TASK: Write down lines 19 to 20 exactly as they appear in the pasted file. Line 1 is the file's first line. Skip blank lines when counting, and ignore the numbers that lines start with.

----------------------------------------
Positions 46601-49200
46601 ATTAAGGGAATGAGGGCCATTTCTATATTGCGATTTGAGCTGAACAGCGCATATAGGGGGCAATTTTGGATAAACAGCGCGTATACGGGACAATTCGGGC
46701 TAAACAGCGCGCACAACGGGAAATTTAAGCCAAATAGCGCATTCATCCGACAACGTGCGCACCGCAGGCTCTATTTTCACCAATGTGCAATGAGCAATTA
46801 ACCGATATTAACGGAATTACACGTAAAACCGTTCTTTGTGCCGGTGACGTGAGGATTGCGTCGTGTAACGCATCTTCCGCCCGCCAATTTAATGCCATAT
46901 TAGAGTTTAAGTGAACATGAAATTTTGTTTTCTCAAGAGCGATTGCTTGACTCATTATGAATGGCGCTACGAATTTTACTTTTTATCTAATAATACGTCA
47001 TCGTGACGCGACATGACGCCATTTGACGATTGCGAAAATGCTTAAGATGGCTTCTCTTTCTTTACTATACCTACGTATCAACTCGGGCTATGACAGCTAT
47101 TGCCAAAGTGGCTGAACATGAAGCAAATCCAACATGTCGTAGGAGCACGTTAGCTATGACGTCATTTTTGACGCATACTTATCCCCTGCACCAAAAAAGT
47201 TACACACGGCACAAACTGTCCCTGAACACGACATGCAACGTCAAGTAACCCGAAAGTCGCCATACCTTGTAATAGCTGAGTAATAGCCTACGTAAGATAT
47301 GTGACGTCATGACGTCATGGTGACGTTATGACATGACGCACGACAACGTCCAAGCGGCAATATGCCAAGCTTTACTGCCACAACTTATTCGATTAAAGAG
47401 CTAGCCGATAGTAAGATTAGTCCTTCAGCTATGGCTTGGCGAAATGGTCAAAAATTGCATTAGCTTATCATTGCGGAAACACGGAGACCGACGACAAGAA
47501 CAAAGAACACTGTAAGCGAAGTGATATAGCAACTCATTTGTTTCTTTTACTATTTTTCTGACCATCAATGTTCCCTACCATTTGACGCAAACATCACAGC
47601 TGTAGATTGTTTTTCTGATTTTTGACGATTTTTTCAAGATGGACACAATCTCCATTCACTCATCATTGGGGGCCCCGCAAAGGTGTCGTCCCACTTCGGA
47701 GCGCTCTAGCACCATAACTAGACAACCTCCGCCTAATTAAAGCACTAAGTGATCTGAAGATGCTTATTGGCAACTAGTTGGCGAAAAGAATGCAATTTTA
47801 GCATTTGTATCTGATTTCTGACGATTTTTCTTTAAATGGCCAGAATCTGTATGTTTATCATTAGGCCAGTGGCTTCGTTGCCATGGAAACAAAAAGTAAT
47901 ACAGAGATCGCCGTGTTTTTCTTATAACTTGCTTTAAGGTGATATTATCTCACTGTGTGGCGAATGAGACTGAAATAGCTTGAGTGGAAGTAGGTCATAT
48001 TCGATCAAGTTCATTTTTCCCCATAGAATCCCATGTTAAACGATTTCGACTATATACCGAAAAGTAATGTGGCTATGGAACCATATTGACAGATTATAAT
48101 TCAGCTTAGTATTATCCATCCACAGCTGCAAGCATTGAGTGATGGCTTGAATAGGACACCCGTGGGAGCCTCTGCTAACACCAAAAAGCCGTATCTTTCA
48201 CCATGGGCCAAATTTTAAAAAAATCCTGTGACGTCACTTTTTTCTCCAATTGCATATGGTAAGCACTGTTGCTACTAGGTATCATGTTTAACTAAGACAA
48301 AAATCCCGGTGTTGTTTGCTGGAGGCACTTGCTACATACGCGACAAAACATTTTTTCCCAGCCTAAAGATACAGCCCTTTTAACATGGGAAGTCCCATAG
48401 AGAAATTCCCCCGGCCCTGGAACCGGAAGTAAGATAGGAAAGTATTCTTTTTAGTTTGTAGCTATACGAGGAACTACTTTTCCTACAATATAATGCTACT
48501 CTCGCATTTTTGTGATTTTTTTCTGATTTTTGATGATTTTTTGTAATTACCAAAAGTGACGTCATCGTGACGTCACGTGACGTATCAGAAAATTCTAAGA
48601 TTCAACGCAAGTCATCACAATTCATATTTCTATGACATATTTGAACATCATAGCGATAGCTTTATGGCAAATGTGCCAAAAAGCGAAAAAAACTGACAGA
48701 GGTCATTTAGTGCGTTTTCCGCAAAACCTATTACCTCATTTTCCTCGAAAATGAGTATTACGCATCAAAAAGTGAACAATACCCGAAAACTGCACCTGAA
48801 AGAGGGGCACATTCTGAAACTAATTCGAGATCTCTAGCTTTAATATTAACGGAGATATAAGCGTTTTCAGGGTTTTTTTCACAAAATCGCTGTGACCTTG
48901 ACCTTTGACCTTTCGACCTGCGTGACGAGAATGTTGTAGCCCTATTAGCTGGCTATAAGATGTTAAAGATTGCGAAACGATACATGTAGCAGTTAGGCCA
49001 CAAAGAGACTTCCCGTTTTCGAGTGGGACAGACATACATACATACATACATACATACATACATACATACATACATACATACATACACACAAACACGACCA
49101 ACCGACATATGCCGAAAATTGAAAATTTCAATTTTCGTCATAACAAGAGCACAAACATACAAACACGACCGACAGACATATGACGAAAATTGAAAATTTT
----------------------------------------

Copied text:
48301 AAATCCCGGTGTTGTTTGCTGGAGGCACTTGCTACATACGCGACAAAACATTTTTTCCCAGCCTAAAGATACAGCCCTTTTAACATGGGAAGTCCCATAG
48401 AGAAATTCCCCCGGCCCTGGAACCGGAAGTAAGATAGGAAAGTATTCTTTTTAGTTTGTAGCTATACGAGGAACTACTTTTCCTACAATATAATGCTACT